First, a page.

Torque show 2019 Aston Martin DBS Superleggera
R5 650 000
Due: November 2018
We say: welcome to a world beyond DB11. it’s surprisingly familiar
It sits above the Vantage (‘Hunter’) and DB11 (‘Gentleman’) at the summit of the three-strong model range, and features carbon body panels to help lower weight by 72kg and justify the R5 650 000 asking price. And it does require some justification, because when you scratch the surface you find an awful lot of DB11. Sure, it’s been sportified and in the flesh it looks properly muscular and haunchy (that is a word – well, it is now), the anti-roll bars are stiffer, the shorter final-drive ratio is from the Vantage for sprintier (again, a word) acceleration, it rides 5mm lower, features bespoke geometry settings with increased camber front and rear to sharpen cornering and firmer bushes.
But the biggest single change is the gearbox itself. It turns out that what limited the DB11 wasn’t the engine, but the ZF gearbox – it couldn’t cope with much more than the DB11’s 700Nm. But it also turns out that ZF-makes a high-torque version of the eight-speeder, able to tolerate more like 1000Nm.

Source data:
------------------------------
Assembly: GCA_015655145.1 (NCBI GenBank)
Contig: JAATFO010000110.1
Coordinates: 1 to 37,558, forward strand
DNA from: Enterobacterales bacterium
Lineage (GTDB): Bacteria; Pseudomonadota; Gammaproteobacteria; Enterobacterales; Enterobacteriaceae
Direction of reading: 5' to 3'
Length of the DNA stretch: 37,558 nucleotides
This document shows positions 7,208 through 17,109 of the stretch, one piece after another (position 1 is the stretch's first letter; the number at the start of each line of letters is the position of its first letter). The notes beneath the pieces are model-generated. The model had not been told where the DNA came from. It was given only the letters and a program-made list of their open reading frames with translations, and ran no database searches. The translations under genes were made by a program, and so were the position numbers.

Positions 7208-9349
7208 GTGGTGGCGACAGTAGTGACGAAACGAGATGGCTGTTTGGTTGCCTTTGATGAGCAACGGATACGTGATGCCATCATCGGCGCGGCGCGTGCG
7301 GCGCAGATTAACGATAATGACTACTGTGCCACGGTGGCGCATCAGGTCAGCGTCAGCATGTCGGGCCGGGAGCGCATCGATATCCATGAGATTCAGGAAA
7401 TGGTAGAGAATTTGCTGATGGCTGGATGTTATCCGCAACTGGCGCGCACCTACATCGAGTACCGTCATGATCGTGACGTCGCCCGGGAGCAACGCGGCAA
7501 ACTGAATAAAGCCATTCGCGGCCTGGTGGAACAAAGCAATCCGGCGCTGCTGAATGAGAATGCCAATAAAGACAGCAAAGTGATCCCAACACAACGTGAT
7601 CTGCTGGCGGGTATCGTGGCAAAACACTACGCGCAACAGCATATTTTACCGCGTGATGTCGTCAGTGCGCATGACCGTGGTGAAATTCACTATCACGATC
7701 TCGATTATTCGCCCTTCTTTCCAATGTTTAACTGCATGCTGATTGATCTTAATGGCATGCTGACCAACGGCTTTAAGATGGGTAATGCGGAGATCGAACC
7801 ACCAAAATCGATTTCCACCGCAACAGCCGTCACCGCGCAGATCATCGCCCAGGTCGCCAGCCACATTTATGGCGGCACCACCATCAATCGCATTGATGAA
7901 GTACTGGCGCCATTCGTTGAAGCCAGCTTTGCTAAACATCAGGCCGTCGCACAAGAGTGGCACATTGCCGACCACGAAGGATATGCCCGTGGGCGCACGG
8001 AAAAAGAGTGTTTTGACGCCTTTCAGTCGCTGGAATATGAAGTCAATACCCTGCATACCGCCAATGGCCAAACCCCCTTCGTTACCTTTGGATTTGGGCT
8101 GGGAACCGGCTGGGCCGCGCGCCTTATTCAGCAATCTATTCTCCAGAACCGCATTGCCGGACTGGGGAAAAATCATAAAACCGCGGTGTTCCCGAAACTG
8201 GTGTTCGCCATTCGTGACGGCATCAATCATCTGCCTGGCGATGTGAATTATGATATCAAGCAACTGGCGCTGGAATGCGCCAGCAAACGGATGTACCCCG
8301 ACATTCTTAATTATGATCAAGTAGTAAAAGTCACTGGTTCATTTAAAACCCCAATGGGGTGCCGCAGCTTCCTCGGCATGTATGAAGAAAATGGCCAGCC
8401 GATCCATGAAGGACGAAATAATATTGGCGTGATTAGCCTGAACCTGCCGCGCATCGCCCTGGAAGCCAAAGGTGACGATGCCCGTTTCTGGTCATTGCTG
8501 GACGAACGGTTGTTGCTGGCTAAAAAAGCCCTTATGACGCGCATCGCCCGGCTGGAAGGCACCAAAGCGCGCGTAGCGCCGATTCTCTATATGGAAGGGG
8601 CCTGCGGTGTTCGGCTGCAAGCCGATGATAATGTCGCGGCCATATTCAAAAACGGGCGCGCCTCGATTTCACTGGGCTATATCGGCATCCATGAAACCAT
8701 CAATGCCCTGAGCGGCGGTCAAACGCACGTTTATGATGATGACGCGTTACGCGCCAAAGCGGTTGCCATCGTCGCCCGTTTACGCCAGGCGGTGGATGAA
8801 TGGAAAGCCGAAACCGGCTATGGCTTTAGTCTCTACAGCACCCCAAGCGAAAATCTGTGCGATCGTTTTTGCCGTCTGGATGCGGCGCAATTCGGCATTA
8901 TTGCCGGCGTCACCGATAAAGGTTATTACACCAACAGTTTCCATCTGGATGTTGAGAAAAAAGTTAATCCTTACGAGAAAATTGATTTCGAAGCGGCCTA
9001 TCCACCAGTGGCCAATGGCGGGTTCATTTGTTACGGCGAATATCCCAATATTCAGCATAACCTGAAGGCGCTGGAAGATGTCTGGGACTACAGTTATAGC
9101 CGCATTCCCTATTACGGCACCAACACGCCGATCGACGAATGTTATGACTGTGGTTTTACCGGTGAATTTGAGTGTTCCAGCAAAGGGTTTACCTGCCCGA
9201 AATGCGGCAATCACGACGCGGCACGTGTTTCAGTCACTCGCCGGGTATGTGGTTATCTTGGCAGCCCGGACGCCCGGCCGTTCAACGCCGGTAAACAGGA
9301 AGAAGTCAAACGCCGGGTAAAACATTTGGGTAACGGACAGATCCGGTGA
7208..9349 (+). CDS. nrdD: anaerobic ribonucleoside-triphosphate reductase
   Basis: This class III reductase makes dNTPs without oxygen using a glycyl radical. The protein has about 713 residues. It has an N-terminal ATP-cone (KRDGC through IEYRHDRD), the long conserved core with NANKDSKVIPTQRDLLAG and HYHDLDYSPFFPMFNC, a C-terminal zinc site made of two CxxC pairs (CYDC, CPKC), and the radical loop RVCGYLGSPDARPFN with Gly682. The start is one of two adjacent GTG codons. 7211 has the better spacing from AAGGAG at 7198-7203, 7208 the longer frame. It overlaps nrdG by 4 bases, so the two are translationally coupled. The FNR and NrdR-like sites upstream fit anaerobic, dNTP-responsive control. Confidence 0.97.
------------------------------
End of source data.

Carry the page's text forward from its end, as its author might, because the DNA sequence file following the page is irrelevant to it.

It’s not just an electrics tweak, but a completely different casing to contain the beefed-up internals. So now there’s 898Nm available from 1,800rpm to 5,000rpm. Aston is keen to point out that a Ferrari 812 Superfast falls 180Nm short and makes you wait until 7,000rpm to get it. However, the DBS is a very different type of car. Only in terms of layout and ethos is the DBS Superleggera a rival to a Ferrari 812 Superfast (English car with an Italian name, Italian car with an English name – weird, huh?). The 812 is savage in comparison, the engine a masterpiece, the car ultra-active and hectic, the drive a constant bombardment.